Food and Nutrition Department, National Institute of Health Dr. Ricardo Jorge, Avenida Padre Cruz, 1649-016, Lisboa, Portugal; NOVA National School of Public Health, Universidade NOVA de Lisboa, Avenida Padre Cruz, 1600-560, Lisboa, Portugal; CESAM, Centre for Environmental and Marine Studies, University of Aveiro, Campus Universitário de Santiago, 3810-193, Aveiro, Portugal; Public Health Research Centre, Universidade NOVA de Lisboa, Avenida Padre Cruz, 1600-560, Lisboa, Portugal. Electronic address: [Email]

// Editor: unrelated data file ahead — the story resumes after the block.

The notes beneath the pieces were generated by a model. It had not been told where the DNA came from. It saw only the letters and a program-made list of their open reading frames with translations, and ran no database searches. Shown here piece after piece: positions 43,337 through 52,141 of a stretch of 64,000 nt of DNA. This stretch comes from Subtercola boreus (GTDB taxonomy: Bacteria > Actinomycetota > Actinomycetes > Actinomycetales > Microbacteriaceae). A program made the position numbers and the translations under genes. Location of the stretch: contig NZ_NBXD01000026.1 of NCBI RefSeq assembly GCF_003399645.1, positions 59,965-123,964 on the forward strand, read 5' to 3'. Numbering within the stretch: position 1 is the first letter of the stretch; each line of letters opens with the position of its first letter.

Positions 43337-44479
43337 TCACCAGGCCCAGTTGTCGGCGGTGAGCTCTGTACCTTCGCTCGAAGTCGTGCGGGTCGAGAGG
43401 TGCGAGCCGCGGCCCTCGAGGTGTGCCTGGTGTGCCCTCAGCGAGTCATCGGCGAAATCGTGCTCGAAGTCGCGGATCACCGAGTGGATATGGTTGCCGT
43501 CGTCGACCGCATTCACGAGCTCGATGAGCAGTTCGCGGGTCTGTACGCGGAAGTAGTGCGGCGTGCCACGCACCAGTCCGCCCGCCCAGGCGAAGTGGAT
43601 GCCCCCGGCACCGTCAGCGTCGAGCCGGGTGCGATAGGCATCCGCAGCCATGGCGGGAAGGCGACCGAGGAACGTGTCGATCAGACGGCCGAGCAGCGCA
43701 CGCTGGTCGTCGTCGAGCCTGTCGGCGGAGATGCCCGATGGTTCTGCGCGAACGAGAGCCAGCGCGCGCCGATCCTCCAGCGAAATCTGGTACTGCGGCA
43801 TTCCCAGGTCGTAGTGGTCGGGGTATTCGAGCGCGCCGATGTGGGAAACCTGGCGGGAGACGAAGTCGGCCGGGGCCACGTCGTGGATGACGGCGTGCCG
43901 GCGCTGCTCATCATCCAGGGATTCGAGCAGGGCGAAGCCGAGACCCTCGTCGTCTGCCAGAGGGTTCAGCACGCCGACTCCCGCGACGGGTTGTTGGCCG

Mycotoxins constitute a relevant group of food contaminants with several associated health outcomes such as estrogenic, immunotoxic, nephrotoxic and teratogenic effects. Although scarce data are available in Portugal, human biomonitoring studies have been globally developed to assess the exposure to mycotoxins at individual level. In order to overcome this lack of data, the present study concerned the analysis of mycotoxins in 24h urine and first-morning urine paired samples from 94 participants enrolled within the scope of the National Food, Nutrition, and Physical Activity Survey of the Portuguese General Population (2015-2016). Following a salt-assisted matrix extraction, urine samples were analysed by liquid chromatography-mass spectrometry for the simultaneous determination of 37 urinary mycotoxins' biomarkers and data obtained used to estimate the probable daily intake as well as the risk characterization applying the Hazard Quotient approach. Results revealed the exposure of Portuguese population to zearalenone, deoxynivalenol, ochratoxin A, alternariol, citrinin and fumonisin B1 through the quantification in 24h urine and first-morning urine paired samples. Risk characterization data revealed a potential concern to some reported mycotoxins since the reference intake values were exceeded by some of the considered participants. Alternariol was identified for the first time in urine samples from a European country; however, risk characterization was not performed due to lack of reference intake value. These results confirmed mycotoxins as part of the human exposome of the Portuguese population reinforcing the need for further studies regarding the determinants of exposure.